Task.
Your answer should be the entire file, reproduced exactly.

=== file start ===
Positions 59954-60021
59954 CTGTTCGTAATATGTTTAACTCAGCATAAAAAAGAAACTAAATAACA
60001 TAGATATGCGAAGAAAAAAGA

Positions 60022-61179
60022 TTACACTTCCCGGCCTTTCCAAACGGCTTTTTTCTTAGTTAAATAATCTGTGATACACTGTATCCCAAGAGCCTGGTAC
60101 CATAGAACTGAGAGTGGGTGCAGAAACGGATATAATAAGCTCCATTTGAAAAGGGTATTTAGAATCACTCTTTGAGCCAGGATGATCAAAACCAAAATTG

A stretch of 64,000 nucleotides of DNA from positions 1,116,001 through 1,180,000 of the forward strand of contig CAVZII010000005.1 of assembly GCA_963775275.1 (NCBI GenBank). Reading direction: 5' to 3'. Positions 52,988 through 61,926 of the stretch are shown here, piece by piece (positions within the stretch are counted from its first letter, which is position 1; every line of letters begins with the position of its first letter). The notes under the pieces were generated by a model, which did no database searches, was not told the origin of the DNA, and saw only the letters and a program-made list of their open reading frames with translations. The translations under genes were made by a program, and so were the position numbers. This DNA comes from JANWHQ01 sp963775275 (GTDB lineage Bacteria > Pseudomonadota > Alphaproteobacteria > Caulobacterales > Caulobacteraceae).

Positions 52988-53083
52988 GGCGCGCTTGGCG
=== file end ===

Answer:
Positions 59954-60021
59954 CTGTTCGTAATATGTTTAACTCAGCATAAAAAAGAAACTAAATAACA
60001 TAGATATGCGAAGAAAAAAGA

Positions 60022-61179
60022 TTACACTTCCCGGCCTTTCCAAACGGCTTTTTTCTTAGTTAAATAATCTGTGATACACTGTATCCCAAGAGCCTGGTAC
60101 CATAGAACTGAGAGTGGGTGCAGAAACGGATATAATAAGCTCCATTTGAAAAGGGTATTTAGAATCACTCTTTGAGCCAGGATGATCAAAACCAAAATTG

A stretch of 64,000 nucleotides of DNA from positions 1,116,001 through 1,180,000 of the forward strand of contig CAVZII010000005.1 of assembly GCA_963775275.1 (NCBI GenBank). Reading direction: 5' to 3'. Positions 52,988 through 61,926 of the stretch are shown here, piece by piece (positions within the stretch are counted from its first letter, which is position 1; every line of letters begins with the position of its first letter). The notes under the pieces were generated by a model, which did no database searches, was not told the origin of the DNA, and saw only the letters and a program-made list of their open reading frames with translations. The translations under genes were made by a program, and so were the position numbers. This DNA comes from JANWHQ01 sp963775275 (GTDB lineage Bacteria > Pseudomonadota > Alphaproteobacteria > Caulobacterales > Caulobacteraceae).

Positions 52988-53083
52988 GGCGCGCTTGGCG